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Flash Review, 7-25: Roots
Portraits of Flamenco History from Israel Galvan

By Anna Arias Rubio
Copyright 2008 Anna Arias Rubio

"Here is an impressive and plastic example of the feeling of the tragedy of life, made real with passion and precision by a Spaniard."

-- José Val del Omar, introduction to "Aguaespejo Granadino." (Berlin, 1956)

NEW YORK -- No one in the local flamenco community believed me when I told them that an artist of the caliber of Israel Galvan would be performing for free, June 17 on the Audubon Terrace of the Hispanic Society of America. My daughter Antonia and I spent most of the trip from Philly trying to guess which of the legendary musicians Galvan had previously performed with would be along for this concert: Alfredo Lagos? Enrique Morente? Fernando Terremoto? Ines Bacan? Antonia's favorite, Diego Carrasco...? Arriving early, we were surprised to see Galvan rehearsing alone on a small wooden stage on the ground in the patio, with no sound system, guitar, or singer in sight. His new work "Solo," it turned out, would be just that.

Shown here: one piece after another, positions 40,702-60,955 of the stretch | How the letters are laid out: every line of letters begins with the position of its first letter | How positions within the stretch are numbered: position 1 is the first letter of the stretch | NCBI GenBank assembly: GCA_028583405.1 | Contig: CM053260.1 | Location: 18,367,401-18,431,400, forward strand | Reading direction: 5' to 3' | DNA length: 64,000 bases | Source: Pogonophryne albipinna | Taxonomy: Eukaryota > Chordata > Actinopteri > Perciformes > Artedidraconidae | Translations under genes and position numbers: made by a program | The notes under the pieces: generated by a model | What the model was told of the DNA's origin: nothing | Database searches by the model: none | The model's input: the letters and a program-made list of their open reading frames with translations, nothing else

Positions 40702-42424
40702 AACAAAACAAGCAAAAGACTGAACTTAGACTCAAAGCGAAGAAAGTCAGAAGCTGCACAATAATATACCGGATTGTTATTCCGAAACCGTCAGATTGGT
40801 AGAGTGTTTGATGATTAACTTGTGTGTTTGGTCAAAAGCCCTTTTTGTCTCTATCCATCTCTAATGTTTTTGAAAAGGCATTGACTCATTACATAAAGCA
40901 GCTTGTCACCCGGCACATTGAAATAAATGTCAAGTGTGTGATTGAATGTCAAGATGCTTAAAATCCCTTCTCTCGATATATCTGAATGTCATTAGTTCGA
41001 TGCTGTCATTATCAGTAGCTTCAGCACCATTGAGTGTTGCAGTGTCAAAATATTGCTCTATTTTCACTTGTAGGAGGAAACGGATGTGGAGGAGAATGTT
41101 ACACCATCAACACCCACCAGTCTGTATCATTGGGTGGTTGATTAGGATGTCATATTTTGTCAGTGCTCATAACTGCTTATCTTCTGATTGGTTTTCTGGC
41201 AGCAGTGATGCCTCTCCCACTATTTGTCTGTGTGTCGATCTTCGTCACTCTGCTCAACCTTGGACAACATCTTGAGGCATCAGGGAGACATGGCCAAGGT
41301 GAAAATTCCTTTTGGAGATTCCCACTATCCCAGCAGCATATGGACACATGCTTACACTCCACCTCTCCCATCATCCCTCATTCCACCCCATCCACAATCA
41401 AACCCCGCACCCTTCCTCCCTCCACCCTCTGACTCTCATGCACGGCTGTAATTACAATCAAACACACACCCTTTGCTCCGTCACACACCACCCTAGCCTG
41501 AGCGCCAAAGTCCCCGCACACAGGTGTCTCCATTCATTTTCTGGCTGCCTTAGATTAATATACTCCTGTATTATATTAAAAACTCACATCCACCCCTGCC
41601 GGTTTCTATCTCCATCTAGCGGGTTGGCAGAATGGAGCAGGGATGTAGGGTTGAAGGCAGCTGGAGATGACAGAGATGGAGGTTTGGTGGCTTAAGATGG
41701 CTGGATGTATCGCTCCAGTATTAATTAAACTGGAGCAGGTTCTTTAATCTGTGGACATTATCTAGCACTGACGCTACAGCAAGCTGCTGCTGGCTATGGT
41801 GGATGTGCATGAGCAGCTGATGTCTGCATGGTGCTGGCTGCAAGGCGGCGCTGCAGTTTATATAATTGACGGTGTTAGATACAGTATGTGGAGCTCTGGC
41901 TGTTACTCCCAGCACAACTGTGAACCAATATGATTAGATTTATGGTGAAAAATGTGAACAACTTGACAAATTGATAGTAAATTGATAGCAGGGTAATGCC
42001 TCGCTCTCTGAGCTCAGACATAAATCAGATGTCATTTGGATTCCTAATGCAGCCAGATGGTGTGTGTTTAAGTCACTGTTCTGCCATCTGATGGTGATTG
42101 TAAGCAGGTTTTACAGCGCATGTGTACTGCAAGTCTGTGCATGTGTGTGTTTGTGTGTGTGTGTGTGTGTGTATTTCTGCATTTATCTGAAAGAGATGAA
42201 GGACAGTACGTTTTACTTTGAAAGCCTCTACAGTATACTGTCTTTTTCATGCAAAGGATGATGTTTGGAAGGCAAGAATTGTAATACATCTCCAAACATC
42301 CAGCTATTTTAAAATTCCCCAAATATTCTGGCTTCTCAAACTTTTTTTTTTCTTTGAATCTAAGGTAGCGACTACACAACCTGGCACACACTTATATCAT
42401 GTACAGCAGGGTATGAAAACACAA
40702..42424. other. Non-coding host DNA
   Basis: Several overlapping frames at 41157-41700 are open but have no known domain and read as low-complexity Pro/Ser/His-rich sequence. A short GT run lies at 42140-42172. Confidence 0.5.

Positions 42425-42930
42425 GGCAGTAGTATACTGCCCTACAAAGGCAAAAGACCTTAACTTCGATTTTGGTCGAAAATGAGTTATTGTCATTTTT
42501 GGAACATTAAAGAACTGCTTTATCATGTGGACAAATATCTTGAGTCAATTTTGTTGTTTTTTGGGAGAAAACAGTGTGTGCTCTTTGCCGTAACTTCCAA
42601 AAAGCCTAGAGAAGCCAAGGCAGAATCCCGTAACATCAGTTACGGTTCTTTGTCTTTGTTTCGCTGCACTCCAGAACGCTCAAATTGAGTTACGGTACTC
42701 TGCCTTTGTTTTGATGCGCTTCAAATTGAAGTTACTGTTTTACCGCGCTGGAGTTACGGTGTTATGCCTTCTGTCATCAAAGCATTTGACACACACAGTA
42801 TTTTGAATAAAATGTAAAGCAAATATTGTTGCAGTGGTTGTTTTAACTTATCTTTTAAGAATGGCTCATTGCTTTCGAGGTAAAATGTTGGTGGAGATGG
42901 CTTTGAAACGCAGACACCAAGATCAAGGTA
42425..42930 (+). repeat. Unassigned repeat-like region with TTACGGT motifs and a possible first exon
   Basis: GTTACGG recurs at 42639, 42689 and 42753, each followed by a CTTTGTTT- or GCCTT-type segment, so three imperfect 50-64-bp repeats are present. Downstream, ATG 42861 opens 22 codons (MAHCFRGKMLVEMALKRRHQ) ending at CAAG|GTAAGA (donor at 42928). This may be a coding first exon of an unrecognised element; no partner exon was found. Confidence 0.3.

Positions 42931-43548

I have spent all of my flamenco-life trying to explain and teach anyone who will listen that what defines flamenco is the relationship and communication between the artists performing, using the "compas" (rhythm) as the conduit. And that our purpose as dancers is to adore and adorn the "cante" (singing). With this ideal as my raison d'etre, I thought to myself after it was announced that Galvan would be performing unaccompanied, how could I possibly consider the concert about to unfold flamenco?